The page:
Intrusive questions when you work with the public

I was wondering if you or your readers might have some advice. I have very poor balance and a pronounced limp due to a life-threatening illness and I work with the public. They comment on it, often asking what happened. It’s motivated by concern, but it’s embarrassing(I literally make people sad just by leaving the house) and I don’t know how to respond (do they think it’s going to be a funny story?). I think I’m bad for business and could quit if I really wanted. How do I deal with this issue?
Realsocialskills answered:
I don’t know. I have a couple of guesses based on things I and friends have experienced. I think many readers of this blog are more qualified to answer this than I am.
Here are my guesses:
Keep in mind that working with the public doesn’t mean you anyone an explanation of your health issues:
  • Just because someone asks doesn’t mean you have to explain
  • If you give an answer, it doesn’t have to be accurate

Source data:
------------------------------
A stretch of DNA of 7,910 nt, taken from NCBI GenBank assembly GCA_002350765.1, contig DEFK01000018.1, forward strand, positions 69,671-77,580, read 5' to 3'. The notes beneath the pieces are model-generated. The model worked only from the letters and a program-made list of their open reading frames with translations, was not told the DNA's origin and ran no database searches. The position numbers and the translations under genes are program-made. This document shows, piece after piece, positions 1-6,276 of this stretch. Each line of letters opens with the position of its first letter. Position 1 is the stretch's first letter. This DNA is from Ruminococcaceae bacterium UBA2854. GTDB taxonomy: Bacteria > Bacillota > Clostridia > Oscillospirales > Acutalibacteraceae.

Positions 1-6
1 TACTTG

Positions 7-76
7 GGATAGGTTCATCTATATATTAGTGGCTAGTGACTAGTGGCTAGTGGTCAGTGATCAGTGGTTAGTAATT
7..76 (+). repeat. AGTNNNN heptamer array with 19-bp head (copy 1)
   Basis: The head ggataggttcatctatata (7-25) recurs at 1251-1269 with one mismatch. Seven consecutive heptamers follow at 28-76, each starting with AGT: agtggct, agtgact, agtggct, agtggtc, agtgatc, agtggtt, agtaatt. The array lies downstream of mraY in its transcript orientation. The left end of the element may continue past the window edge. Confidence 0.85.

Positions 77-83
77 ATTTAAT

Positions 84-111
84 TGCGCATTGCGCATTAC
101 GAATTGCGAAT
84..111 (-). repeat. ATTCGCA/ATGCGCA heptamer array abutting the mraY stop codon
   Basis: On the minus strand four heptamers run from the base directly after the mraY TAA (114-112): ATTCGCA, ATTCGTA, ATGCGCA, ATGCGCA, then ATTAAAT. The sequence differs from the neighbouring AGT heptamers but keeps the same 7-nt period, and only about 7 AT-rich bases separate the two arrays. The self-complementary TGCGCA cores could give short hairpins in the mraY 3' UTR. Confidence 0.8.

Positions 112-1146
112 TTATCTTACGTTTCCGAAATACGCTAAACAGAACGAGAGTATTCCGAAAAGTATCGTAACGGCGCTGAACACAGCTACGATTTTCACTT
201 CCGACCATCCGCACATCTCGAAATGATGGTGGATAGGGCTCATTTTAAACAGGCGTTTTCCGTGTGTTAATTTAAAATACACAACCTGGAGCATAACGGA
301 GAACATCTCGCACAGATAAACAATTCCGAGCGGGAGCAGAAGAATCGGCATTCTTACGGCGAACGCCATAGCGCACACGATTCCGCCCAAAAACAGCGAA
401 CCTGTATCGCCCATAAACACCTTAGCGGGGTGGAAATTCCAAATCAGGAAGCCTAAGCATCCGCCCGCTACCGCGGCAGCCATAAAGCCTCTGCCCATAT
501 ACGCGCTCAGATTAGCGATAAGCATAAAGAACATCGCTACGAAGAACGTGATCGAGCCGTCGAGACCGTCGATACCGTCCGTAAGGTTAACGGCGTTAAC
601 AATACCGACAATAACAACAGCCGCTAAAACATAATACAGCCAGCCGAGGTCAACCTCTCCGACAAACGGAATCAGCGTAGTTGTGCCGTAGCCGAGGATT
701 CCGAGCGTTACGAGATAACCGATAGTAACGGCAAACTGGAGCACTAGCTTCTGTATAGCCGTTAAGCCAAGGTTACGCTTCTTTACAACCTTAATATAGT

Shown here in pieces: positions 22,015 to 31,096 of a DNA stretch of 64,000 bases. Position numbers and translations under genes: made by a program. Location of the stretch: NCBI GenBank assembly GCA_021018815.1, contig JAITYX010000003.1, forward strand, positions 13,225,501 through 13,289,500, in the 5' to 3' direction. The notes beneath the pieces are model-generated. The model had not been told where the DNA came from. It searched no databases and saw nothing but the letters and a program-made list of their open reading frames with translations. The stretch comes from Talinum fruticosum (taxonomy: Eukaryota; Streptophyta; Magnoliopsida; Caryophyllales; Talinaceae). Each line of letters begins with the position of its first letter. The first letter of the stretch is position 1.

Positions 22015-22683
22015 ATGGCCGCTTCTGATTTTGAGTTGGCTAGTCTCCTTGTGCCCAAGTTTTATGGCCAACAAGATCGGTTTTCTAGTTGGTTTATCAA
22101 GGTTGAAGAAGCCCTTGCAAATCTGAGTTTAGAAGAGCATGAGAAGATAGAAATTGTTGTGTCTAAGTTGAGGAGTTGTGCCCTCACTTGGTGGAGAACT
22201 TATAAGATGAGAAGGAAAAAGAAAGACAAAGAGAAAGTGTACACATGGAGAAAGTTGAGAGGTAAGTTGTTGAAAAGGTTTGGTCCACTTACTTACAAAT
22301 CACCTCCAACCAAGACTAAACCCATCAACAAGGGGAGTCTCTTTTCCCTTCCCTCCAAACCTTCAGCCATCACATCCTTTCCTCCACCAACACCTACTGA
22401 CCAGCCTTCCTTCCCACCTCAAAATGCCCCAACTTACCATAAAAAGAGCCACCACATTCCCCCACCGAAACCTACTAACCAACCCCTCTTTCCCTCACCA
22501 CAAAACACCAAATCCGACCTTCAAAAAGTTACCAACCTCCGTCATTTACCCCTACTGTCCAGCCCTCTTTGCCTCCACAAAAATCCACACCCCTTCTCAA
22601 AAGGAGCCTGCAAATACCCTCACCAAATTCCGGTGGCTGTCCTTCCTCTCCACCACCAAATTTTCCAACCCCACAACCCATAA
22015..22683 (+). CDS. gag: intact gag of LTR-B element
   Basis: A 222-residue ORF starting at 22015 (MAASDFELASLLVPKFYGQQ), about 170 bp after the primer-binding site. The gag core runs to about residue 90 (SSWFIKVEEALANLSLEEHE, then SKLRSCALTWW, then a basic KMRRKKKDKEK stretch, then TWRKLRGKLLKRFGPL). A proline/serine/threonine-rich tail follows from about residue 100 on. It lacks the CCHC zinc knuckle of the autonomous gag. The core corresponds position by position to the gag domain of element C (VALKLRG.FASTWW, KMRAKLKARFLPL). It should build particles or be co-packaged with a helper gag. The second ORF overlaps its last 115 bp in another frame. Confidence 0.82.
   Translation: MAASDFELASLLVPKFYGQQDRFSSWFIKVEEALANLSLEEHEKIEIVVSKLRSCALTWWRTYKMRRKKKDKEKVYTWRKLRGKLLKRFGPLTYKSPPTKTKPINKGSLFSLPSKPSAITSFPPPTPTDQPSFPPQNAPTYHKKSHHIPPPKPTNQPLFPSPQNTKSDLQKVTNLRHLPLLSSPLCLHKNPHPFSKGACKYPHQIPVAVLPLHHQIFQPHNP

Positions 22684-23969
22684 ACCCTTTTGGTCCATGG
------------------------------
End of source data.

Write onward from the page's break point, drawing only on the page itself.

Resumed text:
• It’s your business and not theirs

Sometimes people aren’t actually looking for information. Sometimes they just want reassurance that they’re not supposed to be rescuing you.

  • For people like that, it might help to say something like “Don’t worry; I’m used to it.”

Some people are obnoxious nosy jerks, and I don’t know of any good approaches to them. The best I’ve seen is pretending they haven’t said what they’ve said, or else telling them in plain language to knock it off.

  • It might be better to say something like “Don’t worry, I’m used to it.” Sometimes what people want isn’t information; they sometimes really just want reassurance that there isn’t anything they should be doing to fix it.
  • Or something obviously absurd like “I’m recovering from a zombie attack.”
  • It’s also ok to say “That’s a rather personal question.” That probably works better with colleagues or in social situations than when working with the public, though.

It also might help to change the subject to something that’s actually on topic for your job. It’s possible that what they really want is reassurance that it’s ok for them to be asking you to help them even though you look sick. Eg:

  • “You look like you’re falling over. Are you ok? What’s wrong?”
  • “I’m fine. Can I help you select some sunglasses? There’s a sale on women’s styles this week.”

Anyway, those are my guesses. Any of y’all have more informed advice?